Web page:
Over the first seven months of 2020, trading of retail assets has crumbled by more than half across all the major Asia Pacific economies bar one – South Korea. Should the current pipeline of deals close by year end, Korea’s 2020 retail investment total will surpass last year’s tally and could potentially become Asia Pacific’s biggest retail investment market, breaking the lock on the top three spots typically held by China, Japan and Australia.
A recent article on Wall Street Journal by Peter Grant took an insightful look at how truck stops in the US have been boosted this year, in part due to the increase in demand for e-commerce and delivery. TravelCenters of America (NASDAQ: TA), the largest publicly listed operator of truck stops in the US, saw its share price increase 50% following its quarterly earning announcement in early August.
Everything in retail has been turned upside down in 2020, so it’s exciting to see something continue as normal. Obviously, we’re talking about the unique power of Starbucks to leverage the calendar to its fullest advantage. And while even this success requires COVID-era context, it still emphasizes a strategic approach that will guide the success, or lack thereof, for many retailers in the coming months.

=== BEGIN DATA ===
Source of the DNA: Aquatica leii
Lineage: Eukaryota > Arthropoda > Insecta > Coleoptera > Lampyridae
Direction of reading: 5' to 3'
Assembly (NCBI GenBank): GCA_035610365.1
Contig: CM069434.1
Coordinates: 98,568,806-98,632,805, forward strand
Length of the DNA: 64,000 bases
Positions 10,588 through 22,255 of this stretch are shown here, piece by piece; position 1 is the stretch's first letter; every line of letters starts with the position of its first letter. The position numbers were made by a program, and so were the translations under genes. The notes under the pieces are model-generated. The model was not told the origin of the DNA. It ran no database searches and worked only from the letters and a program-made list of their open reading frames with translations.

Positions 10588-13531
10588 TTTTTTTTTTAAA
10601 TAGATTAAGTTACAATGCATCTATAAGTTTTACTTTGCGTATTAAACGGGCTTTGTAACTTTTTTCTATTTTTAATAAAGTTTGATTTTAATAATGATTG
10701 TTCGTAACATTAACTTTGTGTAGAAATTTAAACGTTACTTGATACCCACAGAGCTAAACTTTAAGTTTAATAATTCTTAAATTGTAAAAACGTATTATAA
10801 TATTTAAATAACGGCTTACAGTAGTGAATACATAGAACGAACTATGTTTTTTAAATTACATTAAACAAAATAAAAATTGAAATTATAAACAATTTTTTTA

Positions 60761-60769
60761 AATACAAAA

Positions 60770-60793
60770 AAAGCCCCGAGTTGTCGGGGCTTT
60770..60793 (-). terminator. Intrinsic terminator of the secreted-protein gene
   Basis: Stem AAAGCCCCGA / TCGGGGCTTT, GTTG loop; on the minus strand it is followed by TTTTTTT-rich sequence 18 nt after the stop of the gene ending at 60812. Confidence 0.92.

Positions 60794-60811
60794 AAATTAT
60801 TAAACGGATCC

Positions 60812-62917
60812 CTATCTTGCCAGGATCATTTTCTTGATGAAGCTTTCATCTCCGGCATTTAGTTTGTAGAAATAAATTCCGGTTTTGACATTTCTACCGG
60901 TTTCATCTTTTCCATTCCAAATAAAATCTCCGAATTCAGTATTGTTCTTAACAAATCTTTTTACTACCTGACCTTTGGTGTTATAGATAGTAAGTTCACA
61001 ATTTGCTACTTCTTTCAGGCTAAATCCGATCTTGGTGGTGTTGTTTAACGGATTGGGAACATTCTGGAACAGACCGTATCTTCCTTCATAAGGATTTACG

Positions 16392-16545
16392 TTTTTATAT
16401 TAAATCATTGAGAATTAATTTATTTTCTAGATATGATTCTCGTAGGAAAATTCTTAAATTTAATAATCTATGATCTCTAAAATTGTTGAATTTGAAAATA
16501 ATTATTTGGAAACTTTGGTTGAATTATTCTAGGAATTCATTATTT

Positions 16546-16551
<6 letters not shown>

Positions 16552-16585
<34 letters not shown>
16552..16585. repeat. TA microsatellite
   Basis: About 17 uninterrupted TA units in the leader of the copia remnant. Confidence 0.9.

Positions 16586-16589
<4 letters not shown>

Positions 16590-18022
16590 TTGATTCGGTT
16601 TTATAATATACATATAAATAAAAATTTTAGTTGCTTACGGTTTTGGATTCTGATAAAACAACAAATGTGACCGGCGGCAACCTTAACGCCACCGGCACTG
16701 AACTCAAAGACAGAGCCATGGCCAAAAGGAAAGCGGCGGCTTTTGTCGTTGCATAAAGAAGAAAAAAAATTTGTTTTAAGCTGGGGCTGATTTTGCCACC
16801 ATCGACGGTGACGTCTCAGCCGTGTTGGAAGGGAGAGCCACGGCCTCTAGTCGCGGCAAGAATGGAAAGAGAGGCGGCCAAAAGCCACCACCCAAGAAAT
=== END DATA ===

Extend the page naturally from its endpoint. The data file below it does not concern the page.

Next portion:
In this Placer Bytes, we break down the sustained success of Kroger, the recoveries of Casey’s and GameStop, and analyze what Dave & Buster’s struggles mean for experiential. We’ve spoken ad nauseam about the strength traditional grocers have shown amid the pandemic and recovery. And have also dedicated a great deal of time to discussing the changes in customer visitation patterns.
With rising infection rates and concerns about the looming virus season, the COVID crisis is clearly far from over. But with the first wave behind us, it is possible to see the past six months of market volatility in its broader context. The S&P500 is now higher than it was in February 2020, having at one stage lost one third of its value. The VIX spiked from a mid-February level of 14% to a mid-March high of 85%, and currently trades at 33%. The Global BBB spread\[1\] tripled from 1.5% to 4.5% and currently sits at 1.7%.
As expected, during the initial lockdown in March and April, customer spending on online bookings fell dramatically for Airbnb and the hotels studied (Marriott, Hilton, InterContinental). From April 27 to the beginning of June, spending climbed quickly for these companies. Airbnb rose the fastest with an average of 32% week-over-week growth.
Problems for the beleaguered US energy sector have continued to mount this year. Demand for oil plummeted, bringing down prices as competition and supplies grew. Bankruptcies continue in the industry as the broad economy continues to struggle, and it’s not clear how many firms will benefit from any improvement in prices.
The ranks of the Fallen Angels – firms whose credit quality has made the shift from investment-grade to high yield, or “junk” status – continue to grow, but the pace may be slowing down. Consensus credit data from Credit Benchmark – which gathers the collective credit quality estimates of lenders to these firms – shows that a growing number of companies have now entered the Fallen Angel category.